Military investigators said yesterday that they will not file any charges after completing their investigation into an incident in Iraq last May in which a group of Marines alleged they had been fired on by U.S. security contractors.
The contractors, in turn, had said they were detained by the Marines for three days in a holding facility normally reserved for suspected insurgents, and subjected to rough treatment. The incident highlighted tension in the field between active-duty military personnel and the burgeoning ranks of private contractors the Defense Department has hired to support the war effort.
But the Naval Criminal Investigative Service said there was not sufficient evidence to warrant prosecution of Marines or employees of North Carolina-based Zapata Engineering.
"There was evidence that shots had been fired by Zapata, but there was no way to connect the dots together in a way that we could go forward with the case," said NCIS spokesman Ed Buice.
The 16 American contractors have never denied that they fired shots on May 28, 2005, as they traveled through Fallujah. But they say their shots -- three in total -- went straight into the ground as they tried to get the attention of a truck driver who was moving precariously close to their convoy.
The Marines told a different story, accusing the contractors of firing indiscriminately at civilians and at a Marine checkpoint. Buice said yesterday that investigators had not been able to verify that conclusion.
"It's a world of relief," said Pete Ginter, one of the contractors who were detained. "We knew from the beginning that we didn't do anything wrong. But we were being penalized for something we didn't do."
Ginter said he and the other contractors involved have been effectively blacklisted since the incident, with many of them having trouble finding work and unable to return to Iraq, where demand for contractors is high.
Mark Schopper, an attorney for four of the detained contractors, said that while he welcomed the NCIS's decision, questions remain. "We're still incensed at what happened to them," Schopper said.
Marine officials at the Pentagon yesterday referred questions on the matter to military spokesmen in Baghdad, who were unable to comment immediately.
The contractors claim they were changing a tire at a Marine checkpoint last May when they were suddenly ordered to report to a nearby base. From there they were taken to a detention facility where they each were handed an orange jumpsuit, a bottle in which to urinate, a Koran and a prayer mat. The contractors, many of whom were ex-Marines, said they received rough treatment, with guards shoving them to the ground and, in Ginter's case, squeezing his testicles.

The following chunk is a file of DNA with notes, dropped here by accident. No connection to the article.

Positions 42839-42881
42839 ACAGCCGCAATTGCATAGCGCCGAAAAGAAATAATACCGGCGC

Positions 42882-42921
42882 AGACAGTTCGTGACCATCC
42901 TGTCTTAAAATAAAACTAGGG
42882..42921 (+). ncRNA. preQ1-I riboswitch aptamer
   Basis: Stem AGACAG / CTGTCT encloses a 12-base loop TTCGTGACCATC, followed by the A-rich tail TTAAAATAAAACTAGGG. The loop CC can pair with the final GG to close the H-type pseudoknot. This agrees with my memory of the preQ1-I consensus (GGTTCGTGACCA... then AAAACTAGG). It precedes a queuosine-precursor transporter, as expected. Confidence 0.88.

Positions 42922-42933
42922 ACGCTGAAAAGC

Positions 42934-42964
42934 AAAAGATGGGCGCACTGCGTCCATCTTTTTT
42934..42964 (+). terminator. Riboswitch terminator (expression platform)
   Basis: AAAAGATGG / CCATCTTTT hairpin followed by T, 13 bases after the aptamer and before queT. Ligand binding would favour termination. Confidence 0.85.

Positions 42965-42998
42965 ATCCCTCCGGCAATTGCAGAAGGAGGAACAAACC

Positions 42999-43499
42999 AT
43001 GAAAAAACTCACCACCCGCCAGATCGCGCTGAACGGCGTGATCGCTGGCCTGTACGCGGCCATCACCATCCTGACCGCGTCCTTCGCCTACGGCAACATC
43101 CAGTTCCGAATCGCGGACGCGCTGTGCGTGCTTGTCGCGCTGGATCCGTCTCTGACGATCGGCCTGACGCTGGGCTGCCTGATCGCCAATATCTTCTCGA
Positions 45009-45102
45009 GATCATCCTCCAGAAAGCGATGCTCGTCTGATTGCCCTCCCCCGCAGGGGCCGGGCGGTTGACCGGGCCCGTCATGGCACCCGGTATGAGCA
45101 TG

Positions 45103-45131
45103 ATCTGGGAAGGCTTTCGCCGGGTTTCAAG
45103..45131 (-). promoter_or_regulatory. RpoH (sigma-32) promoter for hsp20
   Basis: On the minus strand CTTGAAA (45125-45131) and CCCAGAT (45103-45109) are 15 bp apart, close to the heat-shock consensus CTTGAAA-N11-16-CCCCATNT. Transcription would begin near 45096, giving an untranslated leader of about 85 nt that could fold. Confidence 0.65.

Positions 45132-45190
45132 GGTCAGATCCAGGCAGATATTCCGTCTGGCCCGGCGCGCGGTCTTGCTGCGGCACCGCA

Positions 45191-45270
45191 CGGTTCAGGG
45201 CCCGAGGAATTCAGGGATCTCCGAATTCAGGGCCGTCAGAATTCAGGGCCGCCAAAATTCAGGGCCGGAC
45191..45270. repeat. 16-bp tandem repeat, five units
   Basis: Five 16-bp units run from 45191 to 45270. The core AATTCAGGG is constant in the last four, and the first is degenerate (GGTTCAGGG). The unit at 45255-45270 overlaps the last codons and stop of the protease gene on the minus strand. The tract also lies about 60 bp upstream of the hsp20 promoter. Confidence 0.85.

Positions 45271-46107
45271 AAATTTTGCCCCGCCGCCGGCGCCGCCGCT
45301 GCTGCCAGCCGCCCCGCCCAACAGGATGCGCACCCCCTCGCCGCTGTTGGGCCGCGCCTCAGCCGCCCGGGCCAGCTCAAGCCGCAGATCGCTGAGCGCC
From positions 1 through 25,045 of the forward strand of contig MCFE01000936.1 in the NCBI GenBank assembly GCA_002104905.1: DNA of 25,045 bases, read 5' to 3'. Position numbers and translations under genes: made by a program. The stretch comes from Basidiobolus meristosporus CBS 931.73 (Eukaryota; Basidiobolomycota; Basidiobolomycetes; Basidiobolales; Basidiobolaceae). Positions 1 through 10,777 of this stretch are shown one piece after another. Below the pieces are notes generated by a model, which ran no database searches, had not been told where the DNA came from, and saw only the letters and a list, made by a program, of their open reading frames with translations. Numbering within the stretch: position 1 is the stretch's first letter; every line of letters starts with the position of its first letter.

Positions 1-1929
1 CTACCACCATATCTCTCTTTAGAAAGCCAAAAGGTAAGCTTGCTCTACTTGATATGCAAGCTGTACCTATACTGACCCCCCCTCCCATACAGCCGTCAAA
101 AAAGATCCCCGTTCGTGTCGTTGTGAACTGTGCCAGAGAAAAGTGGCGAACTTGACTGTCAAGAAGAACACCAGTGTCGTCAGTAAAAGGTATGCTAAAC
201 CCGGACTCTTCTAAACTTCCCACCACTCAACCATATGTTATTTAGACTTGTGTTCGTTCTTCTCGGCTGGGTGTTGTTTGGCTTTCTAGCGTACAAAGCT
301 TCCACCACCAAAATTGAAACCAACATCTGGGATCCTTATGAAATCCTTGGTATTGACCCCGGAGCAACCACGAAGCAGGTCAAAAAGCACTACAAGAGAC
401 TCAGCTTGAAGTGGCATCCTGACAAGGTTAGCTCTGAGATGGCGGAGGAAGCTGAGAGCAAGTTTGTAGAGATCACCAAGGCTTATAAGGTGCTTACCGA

The men were held for three days in the same facility where the military held suspected insurgents. During that time, they have said, they were refused all requests to contact the Red Cross, their employer or their families. Once released, they were barred from operating in a large area of Iraq. They also lost their jobs with Zapata, which had a contract with the Army Corps of Engineers to dispose of ordnance.
Buice, the NCIS spokesman, said investigators never formally looked into the allegations of abuse because the contractors did not go through the proper channels of filing a complaint. He also said the treatment they received appeared to be standard for incoming prisoners. "The fact that you're asked to take off all your clothes and put on an orange jumpsuit, that's not mistreatment," he said.
But Gary Myers, a lawyer representing several of the contractors, said the way the military handled the case was unjust.
"These men did nothing wrong. They were forced out of the country by the Marines who in fact had engaged in conduct that was abusive to our own citizens," Myers said. "I'm pleased that whatever cloud that was hanging over those men is now removed, even if the Marine Corps will not admit it made a mistake."
An estimated 20,000 private security contractors are operating in Iraq. Tension between contractors and active-duty personnel has run high in some cases because the contractors fall outside the normal military chain of command and make considerably higher salaries than their counterparts in the armed forces. In this case, Schopper said the Marines taunted the contractors while they were in custody by asking, "How does it feel to be a rich contractor now?"
Gary Simpler, a 20-year Army veteran who was among the contractors detained, said in an e-mailed response to questions that the Marine Corps was "heavy-handed, abusive to fellow American citizens and should apologize."
This site contains copyrighted material the use of which has not always been specifically authorized by the copyright owner. We are making such material available in our efforts to advance understanding of environmental, political, human rights, economic, democracy, scientific, and social justice issues, etc. We believe this constitutes a 'fair use' of any such copyrighted material as provided for in section 107 of the US Copyright Law. In accordance with Title 17 U.S.C. Section 107, the material on this site is distributed without profit to those who have expressed a prior interest in receiving the included information for research and educational purposes. For more information go to: http://www.law.cornell.edu/uscode/17/107.shtml. If you wish to use copyrighted material from this site for purposes of your own that go beyond 'fair use', you must obtain permission from the copyright owner.